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Repair to an old PVC inflatable

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Over the weekend, the transom pulled away from the pontoons on our 12 year old inflatable.  And one of the oar clips.  

Sigh.  I was told that sailing was only slightly more expensive than burning $100 notes, but I foolishly laughed this off.

The manufacturers were helpful, but not hopeful, and a second opinion agreed - age was against a cost effective professional repair.  The phrase "throwing good money after bad" was used by both.

So I watched several youTube clips on the process, read the very clear instructions on Lancer Boats website and threw a little bit of good money at it, just to see if it will get through the summer.

Sanded the offending parts to roughen the surfaces, cleaned with isopropal alcohol, smeared two thin layers of F2 on each face, waited for it to tack off, then pressed them firmly in the approved style.

Images here.

If it works, great.  If not, I'm on the hunt for a smallish dinghy - fibreglass or wood!

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yeah, I accept that the dinghy is near or at end-of-life.  The chemstry of flexible polymers rules the roost here and the reality is that a plastic that starts to expel its plasitcisers is heading to the dump pretty soon.  The people I spoke to (and who gave the idea of professional repair the thumbs down) were recommended and were in the position to just take my business if they were less ethical. 

My approach is therefore by way of an experiment in frugality and optimism.   It'll get a water test in a couple of days time so I'll know then if its worked, although that might only be temporary!


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After my first attempt, I have a tiny leak that is on a section of seam covered by the transom frame.  Everything else is holding well.  The leak was there before, but much larger.  A photo of the soapy water test result is in the linked images.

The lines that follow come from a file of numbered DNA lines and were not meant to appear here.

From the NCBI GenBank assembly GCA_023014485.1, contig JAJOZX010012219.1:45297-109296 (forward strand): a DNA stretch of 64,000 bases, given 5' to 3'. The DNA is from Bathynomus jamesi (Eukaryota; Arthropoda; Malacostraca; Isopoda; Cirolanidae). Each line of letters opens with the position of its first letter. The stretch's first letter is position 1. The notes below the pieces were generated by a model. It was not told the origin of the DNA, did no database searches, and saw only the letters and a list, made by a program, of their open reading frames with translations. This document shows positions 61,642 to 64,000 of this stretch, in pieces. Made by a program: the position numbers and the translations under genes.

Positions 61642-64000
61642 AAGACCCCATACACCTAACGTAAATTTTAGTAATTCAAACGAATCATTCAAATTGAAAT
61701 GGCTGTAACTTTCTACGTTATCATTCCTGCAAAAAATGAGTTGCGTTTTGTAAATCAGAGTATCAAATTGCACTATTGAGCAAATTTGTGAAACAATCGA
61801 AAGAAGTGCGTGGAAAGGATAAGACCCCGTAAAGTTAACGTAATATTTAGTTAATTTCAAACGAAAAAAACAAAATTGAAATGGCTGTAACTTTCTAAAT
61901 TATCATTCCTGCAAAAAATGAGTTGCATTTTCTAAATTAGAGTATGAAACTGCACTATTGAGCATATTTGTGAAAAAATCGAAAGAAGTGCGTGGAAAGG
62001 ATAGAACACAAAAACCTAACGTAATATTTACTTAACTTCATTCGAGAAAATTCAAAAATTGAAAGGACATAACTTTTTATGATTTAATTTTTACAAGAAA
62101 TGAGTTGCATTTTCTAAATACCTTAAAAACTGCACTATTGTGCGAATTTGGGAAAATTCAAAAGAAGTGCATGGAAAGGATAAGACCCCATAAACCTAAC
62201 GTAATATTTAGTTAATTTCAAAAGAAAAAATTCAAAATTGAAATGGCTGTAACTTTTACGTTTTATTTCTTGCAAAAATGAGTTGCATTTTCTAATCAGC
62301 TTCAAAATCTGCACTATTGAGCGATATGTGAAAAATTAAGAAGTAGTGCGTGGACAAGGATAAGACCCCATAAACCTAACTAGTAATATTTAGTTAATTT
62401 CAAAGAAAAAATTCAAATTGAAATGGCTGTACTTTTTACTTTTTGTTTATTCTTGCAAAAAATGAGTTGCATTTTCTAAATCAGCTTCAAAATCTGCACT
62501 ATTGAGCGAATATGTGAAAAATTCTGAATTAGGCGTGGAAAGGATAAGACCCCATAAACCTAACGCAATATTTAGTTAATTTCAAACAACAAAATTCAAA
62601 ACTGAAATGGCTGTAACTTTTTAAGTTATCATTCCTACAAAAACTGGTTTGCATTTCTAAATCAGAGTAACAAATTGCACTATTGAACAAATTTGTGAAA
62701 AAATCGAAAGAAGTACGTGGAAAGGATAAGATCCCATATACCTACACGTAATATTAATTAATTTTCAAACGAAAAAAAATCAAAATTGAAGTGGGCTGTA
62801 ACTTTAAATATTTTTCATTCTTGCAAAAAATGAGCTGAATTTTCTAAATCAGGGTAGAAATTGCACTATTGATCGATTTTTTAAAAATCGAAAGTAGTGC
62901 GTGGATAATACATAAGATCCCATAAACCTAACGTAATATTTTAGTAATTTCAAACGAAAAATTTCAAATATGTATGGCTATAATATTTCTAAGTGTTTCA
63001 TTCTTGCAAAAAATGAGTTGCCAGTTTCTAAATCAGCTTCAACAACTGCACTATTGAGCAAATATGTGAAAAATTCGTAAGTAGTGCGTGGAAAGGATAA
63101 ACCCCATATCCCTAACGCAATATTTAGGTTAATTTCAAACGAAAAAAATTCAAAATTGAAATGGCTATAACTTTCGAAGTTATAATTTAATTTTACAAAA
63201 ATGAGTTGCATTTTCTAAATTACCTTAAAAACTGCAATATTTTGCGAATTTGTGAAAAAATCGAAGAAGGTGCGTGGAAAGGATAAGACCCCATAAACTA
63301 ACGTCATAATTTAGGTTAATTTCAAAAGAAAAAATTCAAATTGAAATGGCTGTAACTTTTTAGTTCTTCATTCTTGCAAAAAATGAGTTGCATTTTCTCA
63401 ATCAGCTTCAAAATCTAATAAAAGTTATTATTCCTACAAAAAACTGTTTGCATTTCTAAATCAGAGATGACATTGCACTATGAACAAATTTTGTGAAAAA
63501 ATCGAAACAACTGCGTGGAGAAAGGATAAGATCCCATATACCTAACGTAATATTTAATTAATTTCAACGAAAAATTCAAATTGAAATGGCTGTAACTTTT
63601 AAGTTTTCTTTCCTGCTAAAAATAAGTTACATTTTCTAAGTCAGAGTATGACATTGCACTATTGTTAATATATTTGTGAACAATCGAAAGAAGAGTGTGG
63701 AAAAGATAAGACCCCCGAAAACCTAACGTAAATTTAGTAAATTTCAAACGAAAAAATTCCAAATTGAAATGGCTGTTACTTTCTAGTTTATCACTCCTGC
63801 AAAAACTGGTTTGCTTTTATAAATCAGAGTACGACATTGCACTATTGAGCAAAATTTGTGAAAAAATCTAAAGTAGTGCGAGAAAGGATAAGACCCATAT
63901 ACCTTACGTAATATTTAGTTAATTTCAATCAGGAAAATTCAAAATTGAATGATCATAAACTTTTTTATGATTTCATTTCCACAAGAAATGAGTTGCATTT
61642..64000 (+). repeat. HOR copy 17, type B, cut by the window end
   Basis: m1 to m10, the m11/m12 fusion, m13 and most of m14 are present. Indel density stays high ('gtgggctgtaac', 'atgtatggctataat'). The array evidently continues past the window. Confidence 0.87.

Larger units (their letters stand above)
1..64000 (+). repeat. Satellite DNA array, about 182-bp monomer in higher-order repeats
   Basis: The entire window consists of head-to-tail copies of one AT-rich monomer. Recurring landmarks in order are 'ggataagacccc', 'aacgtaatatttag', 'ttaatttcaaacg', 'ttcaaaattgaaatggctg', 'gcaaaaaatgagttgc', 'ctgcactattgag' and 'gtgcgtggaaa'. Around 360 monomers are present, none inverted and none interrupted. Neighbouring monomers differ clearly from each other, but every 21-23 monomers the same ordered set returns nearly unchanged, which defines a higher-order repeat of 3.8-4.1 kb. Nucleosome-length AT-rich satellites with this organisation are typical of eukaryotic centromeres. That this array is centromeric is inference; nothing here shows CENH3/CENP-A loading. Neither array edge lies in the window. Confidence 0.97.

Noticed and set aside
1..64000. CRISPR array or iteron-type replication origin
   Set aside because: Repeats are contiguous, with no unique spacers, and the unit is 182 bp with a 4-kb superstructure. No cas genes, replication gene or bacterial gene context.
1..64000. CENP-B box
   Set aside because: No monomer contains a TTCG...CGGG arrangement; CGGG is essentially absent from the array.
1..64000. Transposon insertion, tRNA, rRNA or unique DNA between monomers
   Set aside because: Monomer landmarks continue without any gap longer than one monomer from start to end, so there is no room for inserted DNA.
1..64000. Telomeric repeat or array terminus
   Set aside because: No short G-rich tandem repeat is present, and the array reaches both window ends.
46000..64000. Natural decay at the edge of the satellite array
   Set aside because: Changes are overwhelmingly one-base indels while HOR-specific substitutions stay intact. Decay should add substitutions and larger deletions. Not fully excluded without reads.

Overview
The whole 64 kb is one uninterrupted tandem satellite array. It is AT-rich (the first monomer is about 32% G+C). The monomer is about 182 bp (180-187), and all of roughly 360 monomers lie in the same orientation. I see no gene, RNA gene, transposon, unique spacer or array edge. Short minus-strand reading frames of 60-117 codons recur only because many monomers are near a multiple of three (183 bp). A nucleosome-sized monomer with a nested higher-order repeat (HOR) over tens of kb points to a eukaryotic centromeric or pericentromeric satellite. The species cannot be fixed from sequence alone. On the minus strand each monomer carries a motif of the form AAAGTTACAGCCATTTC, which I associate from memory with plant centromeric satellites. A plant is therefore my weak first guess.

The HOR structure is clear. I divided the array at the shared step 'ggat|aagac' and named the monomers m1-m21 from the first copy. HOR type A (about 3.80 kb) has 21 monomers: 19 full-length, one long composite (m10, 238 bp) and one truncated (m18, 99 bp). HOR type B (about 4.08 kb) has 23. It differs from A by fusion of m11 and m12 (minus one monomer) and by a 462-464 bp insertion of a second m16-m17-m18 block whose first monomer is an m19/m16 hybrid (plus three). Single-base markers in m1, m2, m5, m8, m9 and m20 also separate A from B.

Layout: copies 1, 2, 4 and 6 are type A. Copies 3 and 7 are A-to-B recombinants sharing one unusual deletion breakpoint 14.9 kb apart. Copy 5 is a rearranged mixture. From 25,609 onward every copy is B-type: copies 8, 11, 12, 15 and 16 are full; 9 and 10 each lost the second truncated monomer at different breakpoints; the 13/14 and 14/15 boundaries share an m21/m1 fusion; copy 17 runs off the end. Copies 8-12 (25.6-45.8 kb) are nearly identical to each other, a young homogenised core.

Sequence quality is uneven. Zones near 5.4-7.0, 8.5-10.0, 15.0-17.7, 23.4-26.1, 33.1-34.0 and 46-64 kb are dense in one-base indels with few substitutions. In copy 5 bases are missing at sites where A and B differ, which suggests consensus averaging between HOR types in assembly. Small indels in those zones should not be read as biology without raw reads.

I think what I will do is make a large-ish patch to cover the section of the seam that is a problem,  get that sealed, then rebond the transom frame over the top of that.

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I cheaped out.  Mtre10 has self-adhesive vinyl patches for backyard swimming pools - $3.50 for a pack of 10, about 50x50mm each.

I ran a bead of Sika 123 along the seam of the pontoon about 100mm either side of the leak, and then feathered the bead so it ran smoothly into the upper and lower sections of the vinyl.

Once that had gone tacky, I stuck the el-cheapo patches on along the seam and over the sika bead, overlapping the patches about 10mm.  I rolled them down onto the vinyl and then waited 24 hours.  This is a lifetime for me - I'm teenage impatient. 

The next day I redid the bond between the pontoons and the transom frame with the Ados F2, inflated the pontoons to working pressure and then used a couple of cargo load straps to pull the pontoon and bracket together with some pressure while the adhesive cured.  Again, 24 hours of impatient waiting.

Sea test this morning - all good  No air loss, transom mount is fine. 

If the leak reappears, I'll use a propoer industrial quality PVC sheet and reseal with that,  any repeat after that will have me looking for a new dinghy.

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